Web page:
Let's start with Zogby. First, Zogby reports results among "likely voters," not adults. Second, they do not -- as far as I know -- report their party ID results to non-subscribers (if readers can point to recent examples to the contrary, or to results from behind their subscription wall, I will gladly correct this post). Third, unlike the organizations listed in Langer's table, Zogby weights every survey by party ID, usually to match the estimate from exit polls in a prior election. So there is no point in comparing Zogby's weighted party ID numbers to those from recent polls of adults, even if they were available. It's like comparing an apple to fruit cocktail.
And what about Rasmussen? Like Zogby, Rasmussen typically reports results among likely voters and weights by party. However, Rasmussen does a service by routinely releasing their monthly party identification numbers among all adults, weighted only by demographics. Their results for September do look a lot different from any of the other pollsters: 37.5% Democrat, 32.1% Republican, 30.4% other.
Why might Rasmussen's party ID results look so different? It might be because of the kinds of people they sample as compared to other polls, but there are two other huge differences to consider. Rasmussen calls with a different mode (automated rather than live interviewer) and asks a different question. Other pollsters begin by asking respondents what they "consider" themselves to be, prefaced by the phrase "generally speaking" or "in politics, as of today," with the options typically Republican, Democrat, independent or "something else." Rasmussen simply asks:
If you are a Republican, press 1. If a Democrat, press 2. If you belong to some other political party, press 3. If you are independent, press 4. If you are not sure, press 5
If you believe that party ID is like eye color, that we are all either Democrats, Republicans or something else and that we will always provide the same answer under any circumstances, even if shaken awake during a deep sleep, well...it probably doesn't matter how the pollster measures it. But there is a ton of evidence that although the aggregate party ID numbers change very, very slowly, at the individual level all sorts of things can alter the answers that respondents give, especially if they are borderline between independence and identifying with a party: the wording, when the question is asked, what questions come before, how hard the interviewer pushes for an answer, and so on. So it is quite possible that people are willing to report their party identification differently when asked by an automated recording rather than a live interviewer, especially when the text of the questions differ. Comparisons between Rasmussen and other pollsters on this score prove little.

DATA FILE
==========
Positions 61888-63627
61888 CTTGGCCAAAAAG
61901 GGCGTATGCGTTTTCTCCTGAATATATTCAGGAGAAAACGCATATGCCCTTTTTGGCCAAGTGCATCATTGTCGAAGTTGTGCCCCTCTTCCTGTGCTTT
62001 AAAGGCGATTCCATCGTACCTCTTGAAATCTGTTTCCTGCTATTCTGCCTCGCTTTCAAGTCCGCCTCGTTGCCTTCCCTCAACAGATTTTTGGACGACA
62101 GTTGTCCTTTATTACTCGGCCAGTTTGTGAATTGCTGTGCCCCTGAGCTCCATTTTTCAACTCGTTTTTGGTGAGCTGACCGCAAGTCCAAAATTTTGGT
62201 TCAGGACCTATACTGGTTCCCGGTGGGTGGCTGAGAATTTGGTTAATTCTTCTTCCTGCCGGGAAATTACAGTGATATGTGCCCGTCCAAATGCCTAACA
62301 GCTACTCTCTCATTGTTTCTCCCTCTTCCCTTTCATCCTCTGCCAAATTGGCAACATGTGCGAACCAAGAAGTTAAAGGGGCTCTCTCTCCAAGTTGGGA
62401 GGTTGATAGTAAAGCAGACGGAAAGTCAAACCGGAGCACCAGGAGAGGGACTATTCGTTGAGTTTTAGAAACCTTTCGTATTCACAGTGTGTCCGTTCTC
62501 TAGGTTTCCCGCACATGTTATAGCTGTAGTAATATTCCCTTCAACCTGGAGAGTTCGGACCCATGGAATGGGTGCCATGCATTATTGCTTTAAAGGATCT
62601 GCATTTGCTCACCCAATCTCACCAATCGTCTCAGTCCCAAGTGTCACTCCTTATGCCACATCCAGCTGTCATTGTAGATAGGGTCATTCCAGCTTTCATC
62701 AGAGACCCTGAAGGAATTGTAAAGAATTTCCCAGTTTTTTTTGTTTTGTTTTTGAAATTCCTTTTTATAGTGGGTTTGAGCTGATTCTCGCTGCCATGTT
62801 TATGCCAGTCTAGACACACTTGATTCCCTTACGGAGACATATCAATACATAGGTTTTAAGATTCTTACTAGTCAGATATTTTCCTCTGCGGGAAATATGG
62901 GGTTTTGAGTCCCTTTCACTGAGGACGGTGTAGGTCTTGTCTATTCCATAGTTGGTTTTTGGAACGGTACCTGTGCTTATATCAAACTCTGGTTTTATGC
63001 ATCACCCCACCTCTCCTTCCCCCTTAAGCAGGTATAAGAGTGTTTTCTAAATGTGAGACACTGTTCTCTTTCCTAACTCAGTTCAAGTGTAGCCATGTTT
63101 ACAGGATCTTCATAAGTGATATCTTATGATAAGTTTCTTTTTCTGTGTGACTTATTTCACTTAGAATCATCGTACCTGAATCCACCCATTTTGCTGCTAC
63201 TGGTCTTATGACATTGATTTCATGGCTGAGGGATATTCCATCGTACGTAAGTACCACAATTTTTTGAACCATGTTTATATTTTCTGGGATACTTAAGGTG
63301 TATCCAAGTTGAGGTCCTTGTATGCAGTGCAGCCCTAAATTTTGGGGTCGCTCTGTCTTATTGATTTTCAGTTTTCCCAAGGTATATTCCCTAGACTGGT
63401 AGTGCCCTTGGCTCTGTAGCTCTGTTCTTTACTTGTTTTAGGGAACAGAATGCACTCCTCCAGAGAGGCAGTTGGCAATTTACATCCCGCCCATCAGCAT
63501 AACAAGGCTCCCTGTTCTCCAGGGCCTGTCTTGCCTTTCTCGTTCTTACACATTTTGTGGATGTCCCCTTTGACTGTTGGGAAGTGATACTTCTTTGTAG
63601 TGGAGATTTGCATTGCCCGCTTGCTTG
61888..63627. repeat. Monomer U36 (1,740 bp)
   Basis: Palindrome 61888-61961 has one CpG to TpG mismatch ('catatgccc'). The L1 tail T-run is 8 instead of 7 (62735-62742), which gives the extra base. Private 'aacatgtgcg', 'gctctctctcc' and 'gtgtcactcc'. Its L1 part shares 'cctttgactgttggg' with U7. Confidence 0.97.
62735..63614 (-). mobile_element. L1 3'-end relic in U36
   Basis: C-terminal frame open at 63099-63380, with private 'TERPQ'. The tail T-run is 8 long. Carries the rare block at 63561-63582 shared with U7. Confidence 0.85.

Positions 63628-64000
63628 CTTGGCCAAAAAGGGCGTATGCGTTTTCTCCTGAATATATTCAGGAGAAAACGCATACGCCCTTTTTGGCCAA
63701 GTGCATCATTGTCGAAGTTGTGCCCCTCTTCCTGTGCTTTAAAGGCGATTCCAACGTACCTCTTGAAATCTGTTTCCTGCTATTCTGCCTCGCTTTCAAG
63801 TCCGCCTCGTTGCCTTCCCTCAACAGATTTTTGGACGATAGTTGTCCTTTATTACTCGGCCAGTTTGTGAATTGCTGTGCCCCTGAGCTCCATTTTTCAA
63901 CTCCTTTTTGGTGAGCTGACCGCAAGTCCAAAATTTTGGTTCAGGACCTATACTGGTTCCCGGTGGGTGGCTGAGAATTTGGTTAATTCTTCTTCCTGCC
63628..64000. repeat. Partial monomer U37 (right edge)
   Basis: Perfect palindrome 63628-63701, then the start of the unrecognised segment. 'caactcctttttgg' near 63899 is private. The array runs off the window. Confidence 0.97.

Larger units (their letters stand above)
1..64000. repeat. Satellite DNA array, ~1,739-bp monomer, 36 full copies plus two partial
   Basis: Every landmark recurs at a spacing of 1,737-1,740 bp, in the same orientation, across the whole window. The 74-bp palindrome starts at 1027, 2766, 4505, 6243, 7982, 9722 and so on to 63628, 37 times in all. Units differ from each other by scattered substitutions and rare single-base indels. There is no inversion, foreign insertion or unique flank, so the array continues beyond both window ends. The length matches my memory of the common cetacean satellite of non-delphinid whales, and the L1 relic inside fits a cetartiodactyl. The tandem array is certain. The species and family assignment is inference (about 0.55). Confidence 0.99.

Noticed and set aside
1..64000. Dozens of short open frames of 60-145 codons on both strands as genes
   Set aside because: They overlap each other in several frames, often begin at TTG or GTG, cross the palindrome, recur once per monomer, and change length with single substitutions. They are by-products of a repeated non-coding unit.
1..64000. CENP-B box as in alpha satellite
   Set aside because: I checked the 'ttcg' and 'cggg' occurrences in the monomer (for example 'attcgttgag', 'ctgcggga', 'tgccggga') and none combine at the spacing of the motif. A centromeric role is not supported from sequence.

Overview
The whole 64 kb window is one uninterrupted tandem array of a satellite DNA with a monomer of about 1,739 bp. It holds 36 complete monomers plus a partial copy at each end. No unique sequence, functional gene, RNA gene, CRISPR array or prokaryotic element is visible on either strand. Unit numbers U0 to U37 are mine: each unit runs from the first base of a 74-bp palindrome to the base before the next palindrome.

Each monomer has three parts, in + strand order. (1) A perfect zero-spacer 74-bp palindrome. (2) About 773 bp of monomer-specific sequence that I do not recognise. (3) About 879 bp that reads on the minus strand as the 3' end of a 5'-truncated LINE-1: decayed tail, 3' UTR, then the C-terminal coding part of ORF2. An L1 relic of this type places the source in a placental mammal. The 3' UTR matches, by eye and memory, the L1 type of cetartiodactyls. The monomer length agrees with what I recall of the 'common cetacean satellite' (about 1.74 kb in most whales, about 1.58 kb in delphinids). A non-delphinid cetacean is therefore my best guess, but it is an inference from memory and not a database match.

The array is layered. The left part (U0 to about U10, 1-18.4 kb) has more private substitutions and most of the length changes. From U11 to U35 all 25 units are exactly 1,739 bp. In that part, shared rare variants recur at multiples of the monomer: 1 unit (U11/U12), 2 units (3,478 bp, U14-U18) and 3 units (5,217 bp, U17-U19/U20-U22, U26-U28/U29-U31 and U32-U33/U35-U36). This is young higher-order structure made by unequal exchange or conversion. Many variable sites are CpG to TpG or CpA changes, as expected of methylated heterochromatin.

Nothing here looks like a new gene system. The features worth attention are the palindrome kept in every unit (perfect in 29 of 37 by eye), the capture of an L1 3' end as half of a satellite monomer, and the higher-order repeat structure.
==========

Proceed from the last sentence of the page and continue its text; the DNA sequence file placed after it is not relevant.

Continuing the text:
Was the ABC/Post poll right that Republican identification among adults is lower than ever? There we do have some pretty convincing evidence. As our Party ID chart (above) shows, their result was far from an outlier. Even with the sensitivity set to low (to diminish short term statistical noise from "house effects), the downward trend in both Democratic and Republican identification is evident. Click on the red dots below (to connect-the-dots for individual pollsters) and you will see that almost every pollster shows a decline in Republican identification over the course. The clear rise in independent identification may not help us forecast the results of the 2010 elections, but the trend is nevertheless undeniable. The notion that ABC and the Post "rigged" their result is laughable.